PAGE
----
Border lawmakers press Trump to beef up existing security

President TrumpDonald John TrumpUS reimposes UN sanctions on Iran amid increasing tensions Jeff Flake: Republicans 'should hold the same position' on SCOTUS vacancy as 2016 Trump supporters chant 'Fill that seat' at North Carolina rally MORE is facing pressure from lawmakers in border districts to abandon plans for a wall and focus instead on modernizing security for the nation's border crossings.

The border lawmakers say Trump should be seeking funds for technology and staffing at legal ports of entry on the Mexican border to improve security and improve crossing times.

Rep. Filemon VelaFilemon Bartolome VelaHispanic Caucus asks for Department of Labor meeting on COVID in meatpacking plants The Hill's Campaign Report: Biden builds big lead in battleground Florida Texas Democrat proposes COVID-19 victims' compensation fund MORE (D-Texas) on Wednesday called for a $4 billion investment for those efforts in place of what he said was Trump's "misguided insistence on physical barrier funding."

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Trump said Friday he is willing to invest $400 million in improving ports of entry, but still wants $5 billion for a physical wall along the southern border.

"We're going to make ports of entry very powerful, very strong, we're going to have the best drug-finding equipment," said Trump after a White House meeting with congressional leaders.

The meeting was meant to further negotiations on ending a partial government shutdown that started Dec. 22. But both sides are deadlocked, with Democrats refusing to give Trump $5 billion for his border wall.

"I explained to them, the problem is, though, we can have a wonderful port of entry, but you have 2,000 miles of border between the United States and Mexico," Trump added.

He claimed that a substantial share of human and drug smuggling does not happen at ports of entry.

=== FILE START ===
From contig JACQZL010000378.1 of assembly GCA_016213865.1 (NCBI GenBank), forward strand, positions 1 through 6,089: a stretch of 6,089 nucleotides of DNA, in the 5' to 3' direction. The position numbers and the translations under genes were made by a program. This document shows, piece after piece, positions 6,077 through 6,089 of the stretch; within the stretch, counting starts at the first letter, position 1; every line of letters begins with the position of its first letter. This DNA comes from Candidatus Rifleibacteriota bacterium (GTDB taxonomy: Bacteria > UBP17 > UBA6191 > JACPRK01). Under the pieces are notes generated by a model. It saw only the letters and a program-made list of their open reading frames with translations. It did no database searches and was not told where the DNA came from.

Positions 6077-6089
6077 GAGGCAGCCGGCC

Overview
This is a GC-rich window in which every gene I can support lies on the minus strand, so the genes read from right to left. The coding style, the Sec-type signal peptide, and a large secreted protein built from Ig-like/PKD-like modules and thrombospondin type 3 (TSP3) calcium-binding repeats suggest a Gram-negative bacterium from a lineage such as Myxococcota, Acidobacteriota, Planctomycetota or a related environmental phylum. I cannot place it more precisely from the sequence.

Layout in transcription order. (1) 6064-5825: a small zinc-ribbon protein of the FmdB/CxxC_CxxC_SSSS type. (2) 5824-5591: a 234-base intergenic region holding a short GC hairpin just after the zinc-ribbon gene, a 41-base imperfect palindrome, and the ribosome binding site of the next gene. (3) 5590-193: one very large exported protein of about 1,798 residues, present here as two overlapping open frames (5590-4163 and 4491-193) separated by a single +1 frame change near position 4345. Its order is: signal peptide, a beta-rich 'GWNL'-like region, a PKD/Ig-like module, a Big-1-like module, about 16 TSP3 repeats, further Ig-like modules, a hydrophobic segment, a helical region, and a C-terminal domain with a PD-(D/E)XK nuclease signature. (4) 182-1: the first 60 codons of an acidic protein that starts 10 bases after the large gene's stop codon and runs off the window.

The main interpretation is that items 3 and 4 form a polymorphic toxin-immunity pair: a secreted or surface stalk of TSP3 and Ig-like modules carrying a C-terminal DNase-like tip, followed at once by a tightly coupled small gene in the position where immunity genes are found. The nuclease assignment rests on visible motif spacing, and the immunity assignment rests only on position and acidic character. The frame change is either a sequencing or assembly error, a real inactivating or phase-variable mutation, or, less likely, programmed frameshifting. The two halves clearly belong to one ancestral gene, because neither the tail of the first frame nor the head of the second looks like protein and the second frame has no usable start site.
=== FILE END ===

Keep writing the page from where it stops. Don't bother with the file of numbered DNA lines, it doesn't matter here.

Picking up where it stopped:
But Trump's claim contradicts official figures and local experts, who see the need for expanded legal ports of entry both from a security and an economic perspective.

"In the end, most of undocumented migration and drug trafficking does not take place in the middle of the desert, it takes place at our ports of entry," said Jon Barela, CEO of the Borderplex Alliance, a nonprofit promoting business in New Mexico and West Texas.

Barela, who previously served under former New Mexico Gov. Susana Martinez (R) as secretary of economic development, praised Vela's proposal, saying "it would be a better use of taxpayer dollars than arbitrarily building walls that are easily surmounted."

According to the Drug Enforcement Agency (DEA) 2018 National Drug Threat Assessment report, only a small portion of seized heroin, for instance, was captured outside of ports of entry.

Most heroin smuggled by land into the United States, reported the DEA, comes in personal vehicles, followed by tractor trailers, and a smaller percentage smuggled by "body carriers."

A fair share of illegal immigration is also accounted for at ports of entry. 

In fiscal 2018, 396,579 people were caught trying to cross the border illegally, but a further 124,511 were turned away at U.S.-Mexico ports of entry, according to Customs and Border Protection. 

Rep. Henry Cuellar (D-Texas), who represents Laredo, the busiest international commercial land crossing in the world, said the focus of border security investment should be on technology to screen trucks and trains, and boots on the ground to speed up legal crossings.

"Instead of spending those billions on fence, put it on ports of entry," said Cuellar. "If you want to stop drugs, that's how you do it."

Cuellar added that, in addition to infrastructure and technology improvements, more "men and women in green" — Border Patrol officers — and "men and women in blue" — Customs and Border Protection officers — are needed to man the border, both at ports of entry and elsewhere.

Rep. Vicente Gonzalez (D-Texas), who along with Cuellar and Vela represents the Rio Grande Valley area, emphasized that the region depends on trade with Mexico.